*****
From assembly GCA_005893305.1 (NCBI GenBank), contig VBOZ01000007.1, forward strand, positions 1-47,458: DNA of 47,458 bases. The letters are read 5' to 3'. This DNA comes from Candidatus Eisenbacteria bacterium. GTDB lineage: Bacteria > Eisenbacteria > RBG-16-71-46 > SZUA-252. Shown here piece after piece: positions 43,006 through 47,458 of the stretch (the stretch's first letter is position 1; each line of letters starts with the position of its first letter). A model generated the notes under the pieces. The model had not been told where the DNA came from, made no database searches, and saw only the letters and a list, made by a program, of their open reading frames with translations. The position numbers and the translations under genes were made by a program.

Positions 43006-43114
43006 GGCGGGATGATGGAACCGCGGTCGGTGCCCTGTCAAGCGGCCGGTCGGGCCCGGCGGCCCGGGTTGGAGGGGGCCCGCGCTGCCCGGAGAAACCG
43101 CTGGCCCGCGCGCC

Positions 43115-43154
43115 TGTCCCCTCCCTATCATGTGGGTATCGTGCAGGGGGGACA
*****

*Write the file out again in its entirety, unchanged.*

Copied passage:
From assembly GCA_005893305.1 (NCBI GenBank), contig VBOZ01000007.1, forward strand, positions 1-47,458: DNA of 47,458 bases. The letters are read 5' to 3'. This DNA comes from Candidatus Eisenbacteria bacterium. GTDB lineage: Bacteria > Eisenbacteria > RBG-16-71-46 > SZUA-252. Shown here piece after piece: positions 43,006 through 47,458 of the stretch (the stretch's first letter is position 1; each line of letters starts with the position of its first letter). A model generated the notes under the pieces. The model had not been told where the DNA came from, made no database searches, and saw only the letters and a list, made by a program, of their open reading frames with translations. The position numbers and the translations under genes were made by a program.

Positions 43006-43114
43006 GGCGGGATGATGGAACCGCGGTCGGTGCCCTGTCAAGCGGCCGGTCGGGCCCGGCGGCCCGGGTTGGAGGGGGCCCGCGCTGCCCGGAGAAACCG
43101 CTGGCCCGCGCGCC

Positions 43115-43154
43115 TGTCCCCTCCCTATCATGTGGGTATCGTGCAGGGGGGACA